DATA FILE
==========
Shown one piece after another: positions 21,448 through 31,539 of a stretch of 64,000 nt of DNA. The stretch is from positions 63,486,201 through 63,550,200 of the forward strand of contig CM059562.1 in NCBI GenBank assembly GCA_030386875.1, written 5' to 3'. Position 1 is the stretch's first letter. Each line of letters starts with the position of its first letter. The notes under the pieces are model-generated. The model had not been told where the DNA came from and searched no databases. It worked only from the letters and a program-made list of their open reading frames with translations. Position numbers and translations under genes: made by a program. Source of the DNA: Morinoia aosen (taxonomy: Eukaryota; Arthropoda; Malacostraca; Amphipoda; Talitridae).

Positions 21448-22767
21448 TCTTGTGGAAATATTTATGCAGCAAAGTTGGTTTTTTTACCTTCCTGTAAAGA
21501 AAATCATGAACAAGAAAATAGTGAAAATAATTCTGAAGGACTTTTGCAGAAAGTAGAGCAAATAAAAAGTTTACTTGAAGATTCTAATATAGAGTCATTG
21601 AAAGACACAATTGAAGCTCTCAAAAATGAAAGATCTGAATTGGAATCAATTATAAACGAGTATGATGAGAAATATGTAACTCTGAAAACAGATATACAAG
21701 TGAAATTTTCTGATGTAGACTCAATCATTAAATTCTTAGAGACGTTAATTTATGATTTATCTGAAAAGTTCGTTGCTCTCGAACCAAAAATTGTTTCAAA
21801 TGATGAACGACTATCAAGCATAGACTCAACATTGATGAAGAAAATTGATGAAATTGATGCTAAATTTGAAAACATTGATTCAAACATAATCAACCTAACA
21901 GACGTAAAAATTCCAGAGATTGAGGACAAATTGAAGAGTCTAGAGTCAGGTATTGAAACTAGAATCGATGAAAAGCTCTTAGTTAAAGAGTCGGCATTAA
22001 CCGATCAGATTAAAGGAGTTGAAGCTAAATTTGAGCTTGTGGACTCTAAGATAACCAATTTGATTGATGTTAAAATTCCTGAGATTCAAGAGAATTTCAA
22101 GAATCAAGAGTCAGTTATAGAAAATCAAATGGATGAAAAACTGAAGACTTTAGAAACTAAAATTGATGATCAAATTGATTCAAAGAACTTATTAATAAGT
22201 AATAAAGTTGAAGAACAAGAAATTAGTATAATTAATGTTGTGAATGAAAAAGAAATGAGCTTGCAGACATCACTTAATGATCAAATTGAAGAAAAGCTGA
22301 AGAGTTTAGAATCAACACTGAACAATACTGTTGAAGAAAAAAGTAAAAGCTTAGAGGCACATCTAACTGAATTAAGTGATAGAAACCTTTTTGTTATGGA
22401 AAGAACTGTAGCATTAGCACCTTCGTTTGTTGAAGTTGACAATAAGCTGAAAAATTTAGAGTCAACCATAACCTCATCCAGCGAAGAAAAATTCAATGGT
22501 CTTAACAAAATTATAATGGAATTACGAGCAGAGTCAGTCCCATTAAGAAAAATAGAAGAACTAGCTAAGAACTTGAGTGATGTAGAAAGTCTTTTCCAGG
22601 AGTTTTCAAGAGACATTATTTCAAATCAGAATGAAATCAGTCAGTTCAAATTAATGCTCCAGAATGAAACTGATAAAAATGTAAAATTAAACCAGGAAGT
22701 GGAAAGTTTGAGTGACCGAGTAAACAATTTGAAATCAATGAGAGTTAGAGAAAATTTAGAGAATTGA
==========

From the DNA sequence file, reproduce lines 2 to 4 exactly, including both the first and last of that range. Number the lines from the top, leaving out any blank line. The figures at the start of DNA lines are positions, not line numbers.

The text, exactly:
Positions 21448-22767
21448 TCTTGTGGAAATATTTATGCAGCAAAGTTGGTTTTTTTACCTTCCTGTAAAGA
21501 AAATCATGAACAAGAAAATAGTGAAAATAATTCTGAAGGACTTTTGCAGAAAGTAGAGCAAATAAAAAGTTTACTTGAAGATTCTAATATAGAGTCATTG